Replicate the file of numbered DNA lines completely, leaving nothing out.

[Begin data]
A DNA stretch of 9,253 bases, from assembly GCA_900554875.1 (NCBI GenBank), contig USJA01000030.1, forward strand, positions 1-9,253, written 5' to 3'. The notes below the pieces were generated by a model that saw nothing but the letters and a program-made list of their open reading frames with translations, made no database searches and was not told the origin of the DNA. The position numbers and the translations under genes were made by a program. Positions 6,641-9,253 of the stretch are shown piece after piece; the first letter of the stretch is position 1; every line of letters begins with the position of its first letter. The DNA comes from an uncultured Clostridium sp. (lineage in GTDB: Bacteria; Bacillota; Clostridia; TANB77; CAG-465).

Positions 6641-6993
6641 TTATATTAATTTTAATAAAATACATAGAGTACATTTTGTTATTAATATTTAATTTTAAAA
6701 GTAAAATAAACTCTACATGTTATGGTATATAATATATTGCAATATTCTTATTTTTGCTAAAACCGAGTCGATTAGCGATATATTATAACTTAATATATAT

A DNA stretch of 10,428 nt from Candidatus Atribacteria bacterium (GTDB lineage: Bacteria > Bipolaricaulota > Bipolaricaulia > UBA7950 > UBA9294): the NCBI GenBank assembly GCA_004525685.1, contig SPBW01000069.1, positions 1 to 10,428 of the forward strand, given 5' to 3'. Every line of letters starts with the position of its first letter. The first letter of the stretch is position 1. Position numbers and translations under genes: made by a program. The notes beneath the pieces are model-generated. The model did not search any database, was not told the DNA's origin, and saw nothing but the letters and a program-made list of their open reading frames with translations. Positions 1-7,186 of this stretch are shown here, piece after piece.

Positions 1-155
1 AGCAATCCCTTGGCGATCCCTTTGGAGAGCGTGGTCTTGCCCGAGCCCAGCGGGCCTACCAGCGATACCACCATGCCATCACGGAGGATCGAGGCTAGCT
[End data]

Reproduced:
A DNA stretch of 9,253 bases, from assembly GCA_900554875.1 (NCBI GenBank), contig USJA01000030.1, forward strand, positions 1-9,253, written 5' to 3'. The notes below the pieces were generated by a model that saw nothing but the letters and a program-made list of their open reading frames with translations, made no database searches and was not told the origin of the DNA. The position numbers and the translations under genes were made by a program. Positions 6,641-9,253 of the stretch are shown piece after piece; the first letter of the stretch is position 1; every line of letters begins with the position of its first letter. The DNA comes from an uncultured Clostridium sp. (lineage in GTDB: Bacteria; Bacillota; Clostridia; TANB77; CAG-465).

Positions 6641-6993
6641 TTATATTAATTTTAATAAAATACATAGAGTACATTTTGTTATTAATATTTAATTTTAAAA
6701 GTAAAATAAACTCTACATGTTATGGTATATAATATATTGCAATATTCTTATTTTTGCTAAAACCGAGTCGATTAGCGATATATTATAACTTAATATATAT

A DNA stretch of 10,428 nt from Candidatus Atribacteria bacterium (GTDB lineage: Bacteria > Bipolaricaulota > Bipolaricaulia > UBA7950 > UBA9294): the NCBI GenBank assembly GCA_004525685.1, contig SPBW01000069.1, positions 1 to 10,428 of the forward strand, given 5' to 3'. Every line of letters starts with the position of its first letter. The first letter of the stretch is position 1. Position numbers and translations under genes: made by a program. The notes beneath the pieces are model-generated. The model did not search any database, was not told the DNA's origin, and saw nothing but the letters and a program-made list of their open reading frames with translations. Positions 1-7,186 of this stretch are shown here, piece after piece.

Positions 1-155
1 AGCAATCCCTTGGCGATCCCTTTGGAGAGCGTGGTCTTGCCCGAGCCCAGCGGGCCTACCAGCGATACCACCATGCCATCACGGAGGATCGAGGCTAGCT